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Sliding Glass Doors: Comfort and Energy

Sliding glass door heat flow

A sliding glass door’s large expanse of glass transmits a lot heat out of the home in the winter and into the home in summer. This heat flow takes three forms: heat conducts directly through the glass in winter, solar heat transmits through the glass in summer, and air that leaks around the edges of the door.

Heat travels rapidly through glass when there is a large temperature difference between indoors and outdoors. In winter, the cold glass surface pulls heat directly out of objects in the room, including your body if you’re nearby. Cold glass also creates drafts by cooling nearby indoor air that then circulates around your home.

Shades and blinds

Insulating quilted shades, though fairly expensive, can improve winter comfort and energy efficiency. The best of these products have vertical tracks that seal the edges of the shade. Another option is to fasten an insulating shade fabric to the frame or glass with velcro. The shade fabric with either of these options is available in either light-transmitting or opaque (room-darkening).

For blocking glare and solar heat, exterior sun-blocking solutions are best. These include exterior reflective rolling shades and exterior solar screens. Interior shades and curtains are less effective because the solar heat has entered the home before it reaches the interior barrier.

There are storm window packages for sliding glass doors, but this option is both expensive and rare.

Reducing air leakage

Air leakage is a common cause of comfort complaints and an energy problem too. This air leakage happens around the perimeter of the door panel. Older sliding glass doors often have operating problems, too, that are caused by dirt in the tracks and worn rollers that contribute to air leakage by keeping the door from shutting properly. You can replace worn and leaking weatherstrip, and worn and broken rollers to improve door operation. Search for the phrase: “sliding glass door parts”. However, unless you’re good at identifying the correct parts on the internet and you can repair the door yourself, the DIY repair may not be successful. Handymen or glazing shops in your area may or may not work on sliding glass doors.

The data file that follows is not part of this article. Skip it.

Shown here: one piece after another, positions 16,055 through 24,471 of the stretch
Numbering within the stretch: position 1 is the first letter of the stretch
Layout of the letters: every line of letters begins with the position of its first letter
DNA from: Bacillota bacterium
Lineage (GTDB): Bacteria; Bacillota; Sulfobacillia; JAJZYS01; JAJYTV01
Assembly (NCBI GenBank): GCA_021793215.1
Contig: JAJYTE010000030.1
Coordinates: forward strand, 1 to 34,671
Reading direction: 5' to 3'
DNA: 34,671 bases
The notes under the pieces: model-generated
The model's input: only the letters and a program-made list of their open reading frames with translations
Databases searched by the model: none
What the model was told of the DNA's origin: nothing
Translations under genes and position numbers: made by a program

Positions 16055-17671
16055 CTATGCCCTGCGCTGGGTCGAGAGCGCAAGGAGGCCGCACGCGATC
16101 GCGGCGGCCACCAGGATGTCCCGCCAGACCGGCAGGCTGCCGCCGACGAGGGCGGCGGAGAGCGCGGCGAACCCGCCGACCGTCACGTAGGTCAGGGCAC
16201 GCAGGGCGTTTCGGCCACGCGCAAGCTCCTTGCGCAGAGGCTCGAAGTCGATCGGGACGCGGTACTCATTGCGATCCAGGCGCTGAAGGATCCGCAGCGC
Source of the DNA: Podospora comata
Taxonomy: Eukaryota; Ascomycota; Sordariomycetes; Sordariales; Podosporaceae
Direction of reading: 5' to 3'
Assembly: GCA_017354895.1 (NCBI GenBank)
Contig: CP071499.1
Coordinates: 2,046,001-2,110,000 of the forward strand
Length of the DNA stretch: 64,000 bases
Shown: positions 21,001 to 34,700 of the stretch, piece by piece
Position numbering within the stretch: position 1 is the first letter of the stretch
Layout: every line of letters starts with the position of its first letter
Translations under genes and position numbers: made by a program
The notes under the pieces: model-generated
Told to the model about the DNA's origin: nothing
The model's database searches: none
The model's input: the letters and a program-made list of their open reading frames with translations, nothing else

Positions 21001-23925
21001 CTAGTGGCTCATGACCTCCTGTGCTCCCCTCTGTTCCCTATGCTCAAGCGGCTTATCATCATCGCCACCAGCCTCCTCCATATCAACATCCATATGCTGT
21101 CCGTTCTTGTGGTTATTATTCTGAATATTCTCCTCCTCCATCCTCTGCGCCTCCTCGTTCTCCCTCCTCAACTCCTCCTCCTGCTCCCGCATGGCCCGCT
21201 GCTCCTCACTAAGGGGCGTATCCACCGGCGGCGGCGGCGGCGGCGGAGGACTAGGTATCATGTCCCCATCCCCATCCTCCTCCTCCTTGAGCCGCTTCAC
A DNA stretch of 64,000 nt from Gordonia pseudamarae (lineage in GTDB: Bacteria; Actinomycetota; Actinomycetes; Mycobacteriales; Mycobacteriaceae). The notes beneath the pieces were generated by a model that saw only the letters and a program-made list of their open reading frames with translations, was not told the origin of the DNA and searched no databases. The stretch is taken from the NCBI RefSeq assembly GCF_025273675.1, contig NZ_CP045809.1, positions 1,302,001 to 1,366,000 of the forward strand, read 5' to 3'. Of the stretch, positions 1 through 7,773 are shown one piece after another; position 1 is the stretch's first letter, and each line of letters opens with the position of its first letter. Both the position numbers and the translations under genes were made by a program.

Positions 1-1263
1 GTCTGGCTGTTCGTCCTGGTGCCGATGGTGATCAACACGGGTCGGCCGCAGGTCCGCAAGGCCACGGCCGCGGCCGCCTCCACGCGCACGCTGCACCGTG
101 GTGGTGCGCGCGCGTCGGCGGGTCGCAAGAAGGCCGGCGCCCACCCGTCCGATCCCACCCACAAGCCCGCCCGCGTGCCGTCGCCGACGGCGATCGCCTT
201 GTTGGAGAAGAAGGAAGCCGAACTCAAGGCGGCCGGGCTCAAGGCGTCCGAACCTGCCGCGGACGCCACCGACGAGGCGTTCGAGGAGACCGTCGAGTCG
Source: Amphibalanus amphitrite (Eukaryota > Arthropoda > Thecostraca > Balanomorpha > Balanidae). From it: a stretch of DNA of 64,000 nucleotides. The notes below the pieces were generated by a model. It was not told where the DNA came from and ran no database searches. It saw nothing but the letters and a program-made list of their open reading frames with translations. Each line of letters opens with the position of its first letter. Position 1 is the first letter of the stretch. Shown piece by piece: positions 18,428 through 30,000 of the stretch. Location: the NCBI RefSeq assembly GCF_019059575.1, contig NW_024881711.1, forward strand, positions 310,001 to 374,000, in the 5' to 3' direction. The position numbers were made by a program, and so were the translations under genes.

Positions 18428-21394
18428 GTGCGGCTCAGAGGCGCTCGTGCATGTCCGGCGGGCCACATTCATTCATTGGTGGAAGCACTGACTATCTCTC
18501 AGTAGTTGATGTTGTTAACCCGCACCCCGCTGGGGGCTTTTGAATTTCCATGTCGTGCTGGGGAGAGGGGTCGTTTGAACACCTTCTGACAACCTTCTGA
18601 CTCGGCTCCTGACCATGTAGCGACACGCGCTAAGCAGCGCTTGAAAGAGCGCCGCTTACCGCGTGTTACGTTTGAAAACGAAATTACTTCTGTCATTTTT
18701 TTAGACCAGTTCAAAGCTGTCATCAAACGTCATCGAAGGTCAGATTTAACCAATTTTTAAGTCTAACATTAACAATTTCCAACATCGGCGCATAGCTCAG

Sliding glass door replacement

One door with fixed glass on each side is better for comfort and energy efficiency than a sliding glass door.
One door with fixed glass on each side is better for comfort and energy efficiency than a sliding glass door.

If you choose to replace your older sliding glass door, consider a hinged patio-door unit (French door). Hinged doors leak a lot less air than sliding doors. The best hinged-door option is a single swinging door and one or two large insulated-glass panels next to it. That design avoids two swinging doors that seal to each other in the middle, which can leak air as it ages. Unless you live in paradise, you’ll appreciate the minimal air leakage that a single door gives you.

The type of insulating glass is a particularly important choice for these large doors because there are two varieties of insulating glass: one for cooler climates with a high solar transmittance and one for hotter climates with a low solar transmittance. If you air condition and the door is currently a summer solar heat problem, order the lowest solar transmittance you can find. The technical term for solar transmittance is Solar Heat Gain Coefficient (SHGC). The lowest SHGC currently available is 0.30, which only admits 30% of the solar heat falling on the glass.

For more information on windows, see The Homeowners Handbook to Energy Efficiency and Your Home Cooling Energy Guide.

For parts and installation instructions try SlidingGlassDoorParts.com

One thought on “Sliding Glass Doors: Comfort and Energy

  1. Interesting

    So how much improvement is there in these areas if the home owner opts for a atruium/patio door type of french door where one side is typically locked into place and the other side is the opening side?

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